Motivator-hygiene theory differentiates between motivating factors (motivators) and dissatisfying factors (hygienes). Factors that are motivators such as recognition and career advancement may be lessened with telework. When teleworkers are not physically present, they may be “out of sight, out of mind” to other workers in the office. Additionally, telework may not always be seen positively by management due to fear of loss of managerial control. A 2008 study found that more time spent telecommuting decreased the perception of productivity of the teleworker in the eyes of management. Hygiene factors, such as work conditions, may improve when teleworking such that teleworkers have the flexibility to work in a variety of locations. Thus, telework has different work motivating factors and dissatisfying factors than office work.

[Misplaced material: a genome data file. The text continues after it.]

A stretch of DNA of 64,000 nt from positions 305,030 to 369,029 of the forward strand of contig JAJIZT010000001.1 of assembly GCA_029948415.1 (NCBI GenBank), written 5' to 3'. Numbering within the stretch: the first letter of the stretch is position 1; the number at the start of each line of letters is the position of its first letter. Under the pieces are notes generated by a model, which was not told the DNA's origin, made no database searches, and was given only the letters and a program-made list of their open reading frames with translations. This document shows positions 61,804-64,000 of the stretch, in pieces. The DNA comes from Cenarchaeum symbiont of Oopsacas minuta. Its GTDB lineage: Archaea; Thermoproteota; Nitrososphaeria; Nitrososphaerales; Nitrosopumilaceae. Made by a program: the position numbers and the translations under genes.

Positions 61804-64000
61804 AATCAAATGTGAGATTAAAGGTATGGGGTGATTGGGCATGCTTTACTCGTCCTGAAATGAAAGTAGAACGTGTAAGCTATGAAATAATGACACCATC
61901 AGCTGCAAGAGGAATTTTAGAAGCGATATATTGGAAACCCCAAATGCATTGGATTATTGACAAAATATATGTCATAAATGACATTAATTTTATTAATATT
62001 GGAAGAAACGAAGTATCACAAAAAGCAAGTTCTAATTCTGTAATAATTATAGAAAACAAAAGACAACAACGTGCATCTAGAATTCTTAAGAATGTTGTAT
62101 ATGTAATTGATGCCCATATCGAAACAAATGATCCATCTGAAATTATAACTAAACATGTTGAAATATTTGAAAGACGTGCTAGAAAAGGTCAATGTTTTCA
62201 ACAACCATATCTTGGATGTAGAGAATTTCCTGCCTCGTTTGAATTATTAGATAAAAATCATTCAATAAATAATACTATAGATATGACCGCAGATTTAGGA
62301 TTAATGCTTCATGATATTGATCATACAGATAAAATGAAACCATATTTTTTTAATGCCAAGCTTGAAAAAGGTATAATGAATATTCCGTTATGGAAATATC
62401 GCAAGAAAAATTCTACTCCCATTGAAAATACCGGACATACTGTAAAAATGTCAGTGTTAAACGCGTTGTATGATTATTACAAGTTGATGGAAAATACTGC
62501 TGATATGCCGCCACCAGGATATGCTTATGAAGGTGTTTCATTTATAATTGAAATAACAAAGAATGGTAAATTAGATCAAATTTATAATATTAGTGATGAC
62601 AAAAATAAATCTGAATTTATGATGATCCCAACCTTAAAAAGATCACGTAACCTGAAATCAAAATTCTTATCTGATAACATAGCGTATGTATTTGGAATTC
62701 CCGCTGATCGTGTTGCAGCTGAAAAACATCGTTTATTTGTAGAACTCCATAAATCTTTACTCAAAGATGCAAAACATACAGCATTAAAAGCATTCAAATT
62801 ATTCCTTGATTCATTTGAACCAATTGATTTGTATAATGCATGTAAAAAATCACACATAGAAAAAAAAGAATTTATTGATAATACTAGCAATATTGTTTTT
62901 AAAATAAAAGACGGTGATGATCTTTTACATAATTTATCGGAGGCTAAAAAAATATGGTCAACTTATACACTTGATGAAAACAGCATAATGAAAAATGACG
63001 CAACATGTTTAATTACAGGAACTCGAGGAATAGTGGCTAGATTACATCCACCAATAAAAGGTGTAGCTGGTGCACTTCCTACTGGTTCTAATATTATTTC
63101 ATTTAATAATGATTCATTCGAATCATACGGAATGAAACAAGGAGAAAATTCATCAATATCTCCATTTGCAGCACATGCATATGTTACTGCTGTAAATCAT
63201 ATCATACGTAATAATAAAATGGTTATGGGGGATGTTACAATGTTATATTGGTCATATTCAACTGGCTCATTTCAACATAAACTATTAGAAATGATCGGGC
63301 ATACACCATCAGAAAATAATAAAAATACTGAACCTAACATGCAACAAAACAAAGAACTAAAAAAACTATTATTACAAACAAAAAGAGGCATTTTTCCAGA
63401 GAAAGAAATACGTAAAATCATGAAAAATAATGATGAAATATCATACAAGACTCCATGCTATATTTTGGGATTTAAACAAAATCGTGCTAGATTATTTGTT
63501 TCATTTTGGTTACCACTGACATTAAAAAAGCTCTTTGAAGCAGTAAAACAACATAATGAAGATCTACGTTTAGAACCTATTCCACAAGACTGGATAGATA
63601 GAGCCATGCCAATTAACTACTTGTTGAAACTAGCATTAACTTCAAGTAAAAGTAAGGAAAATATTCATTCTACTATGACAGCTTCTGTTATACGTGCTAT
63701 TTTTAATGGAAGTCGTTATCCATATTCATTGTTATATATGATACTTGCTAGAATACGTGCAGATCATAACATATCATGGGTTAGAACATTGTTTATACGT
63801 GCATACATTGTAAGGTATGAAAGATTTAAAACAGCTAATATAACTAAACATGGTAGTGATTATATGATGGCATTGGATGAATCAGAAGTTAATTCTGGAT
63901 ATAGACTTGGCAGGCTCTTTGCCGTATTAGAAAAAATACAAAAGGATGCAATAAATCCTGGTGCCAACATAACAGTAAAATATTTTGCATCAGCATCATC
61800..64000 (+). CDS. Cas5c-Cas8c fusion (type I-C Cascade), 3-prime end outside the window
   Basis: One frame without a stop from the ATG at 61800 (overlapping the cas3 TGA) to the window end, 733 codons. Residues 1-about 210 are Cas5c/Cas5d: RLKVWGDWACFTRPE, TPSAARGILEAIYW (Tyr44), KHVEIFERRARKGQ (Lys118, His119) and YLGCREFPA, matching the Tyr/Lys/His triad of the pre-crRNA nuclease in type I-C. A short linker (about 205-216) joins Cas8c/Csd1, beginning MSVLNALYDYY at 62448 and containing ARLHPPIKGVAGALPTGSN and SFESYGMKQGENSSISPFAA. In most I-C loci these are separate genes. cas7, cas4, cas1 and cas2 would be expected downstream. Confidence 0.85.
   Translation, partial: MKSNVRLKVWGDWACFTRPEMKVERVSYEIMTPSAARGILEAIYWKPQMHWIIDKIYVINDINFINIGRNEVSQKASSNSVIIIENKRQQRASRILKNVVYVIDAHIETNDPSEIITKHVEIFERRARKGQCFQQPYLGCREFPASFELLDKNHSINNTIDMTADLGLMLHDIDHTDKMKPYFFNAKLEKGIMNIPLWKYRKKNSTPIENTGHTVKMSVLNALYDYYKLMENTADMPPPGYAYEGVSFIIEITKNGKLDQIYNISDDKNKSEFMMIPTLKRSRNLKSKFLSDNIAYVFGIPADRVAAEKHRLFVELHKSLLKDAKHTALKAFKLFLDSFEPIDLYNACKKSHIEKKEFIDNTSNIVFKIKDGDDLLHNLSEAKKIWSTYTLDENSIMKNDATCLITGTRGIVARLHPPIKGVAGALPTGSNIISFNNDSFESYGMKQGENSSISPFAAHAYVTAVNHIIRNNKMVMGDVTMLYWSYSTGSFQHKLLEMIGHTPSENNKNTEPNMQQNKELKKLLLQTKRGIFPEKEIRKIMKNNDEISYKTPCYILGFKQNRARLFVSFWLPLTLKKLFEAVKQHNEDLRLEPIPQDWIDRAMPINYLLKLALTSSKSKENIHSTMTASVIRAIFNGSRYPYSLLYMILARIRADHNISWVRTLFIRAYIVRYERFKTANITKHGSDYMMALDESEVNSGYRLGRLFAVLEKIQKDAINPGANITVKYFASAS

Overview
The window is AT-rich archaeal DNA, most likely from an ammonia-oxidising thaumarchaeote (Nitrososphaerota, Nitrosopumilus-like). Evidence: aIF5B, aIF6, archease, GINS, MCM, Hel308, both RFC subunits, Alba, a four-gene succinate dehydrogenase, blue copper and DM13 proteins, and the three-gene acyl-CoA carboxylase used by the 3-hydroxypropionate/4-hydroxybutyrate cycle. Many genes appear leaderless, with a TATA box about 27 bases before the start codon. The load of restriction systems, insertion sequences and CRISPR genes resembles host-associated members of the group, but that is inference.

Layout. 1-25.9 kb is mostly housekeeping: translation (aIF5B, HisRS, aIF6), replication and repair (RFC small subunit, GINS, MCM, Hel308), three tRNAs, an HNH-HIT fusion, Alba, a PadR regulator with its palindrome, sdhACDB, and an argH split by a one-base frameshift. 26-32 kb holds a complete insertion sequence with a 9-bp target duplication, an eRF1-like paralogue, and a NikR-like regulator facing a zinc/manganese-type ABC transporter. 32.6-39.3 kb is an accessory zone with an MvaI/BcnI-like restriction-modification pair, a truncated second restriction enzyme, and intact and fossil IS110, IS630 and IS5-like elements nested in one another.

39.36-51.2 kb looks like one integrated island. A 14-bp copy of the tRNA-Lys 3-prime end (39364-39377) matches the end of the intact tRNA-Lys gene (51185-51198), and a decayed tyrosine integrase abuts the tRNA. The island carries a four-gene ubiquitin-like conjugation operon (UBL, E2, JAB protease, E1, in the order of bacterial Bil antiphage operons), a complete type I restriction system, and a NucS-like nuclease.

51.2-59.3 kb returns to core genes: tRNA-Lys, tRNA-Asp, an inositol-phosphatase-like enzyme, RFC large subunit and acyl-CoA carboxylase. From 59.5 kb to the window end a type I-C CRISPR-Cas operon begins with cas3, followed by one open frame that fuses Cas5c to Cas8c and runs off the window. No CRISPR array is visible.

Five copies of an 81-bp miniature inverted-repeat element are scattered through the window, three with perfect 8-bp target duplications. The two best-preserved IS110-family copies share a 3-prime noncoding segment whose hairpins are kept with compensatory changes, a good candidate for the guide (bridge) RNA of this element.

Managers may view the teleworker as experiencing a drop in productivity during the first few months. This drop occurs as "the employee, his peers, and the manager adjust to the new work regimen". The drop could also be due to inadequate office setup. Additionally, a 1999 study claimed that "70 minutes of each day in a regular office are wasted by interruptions, yakking around the photocopier, and other distractions". Over the long term, though, surveys found that productivity of the teleworker will climb; over two-thirds of employers report increased productivity among telecommuters, according to a 2008 survey. Traditional line managers are accustomed to managing by observation and not necessarily by results. This causes a serious obstacle in organizations attempting to adopt telecommuting. Liability and workers' compensation can become serious issues as well. Weaker relationships between job dimensions and job outcomes, such as job performance and absenteeism, may explain why the results regarding performance and telework are conflicting. Some studies have found that telework increases productivity in workers and leads to higher supervisor ratings of performance and higher performance appraisals. However, another study found that professional isolation in teleworkers led to a decrease in job performance, especially for those who spent more time teleworking and engaged in fewer face-to-face interactions. Thus, similar to job attitudes, the amount of time spent teleworking may also influence the relationship between telework and job performance.
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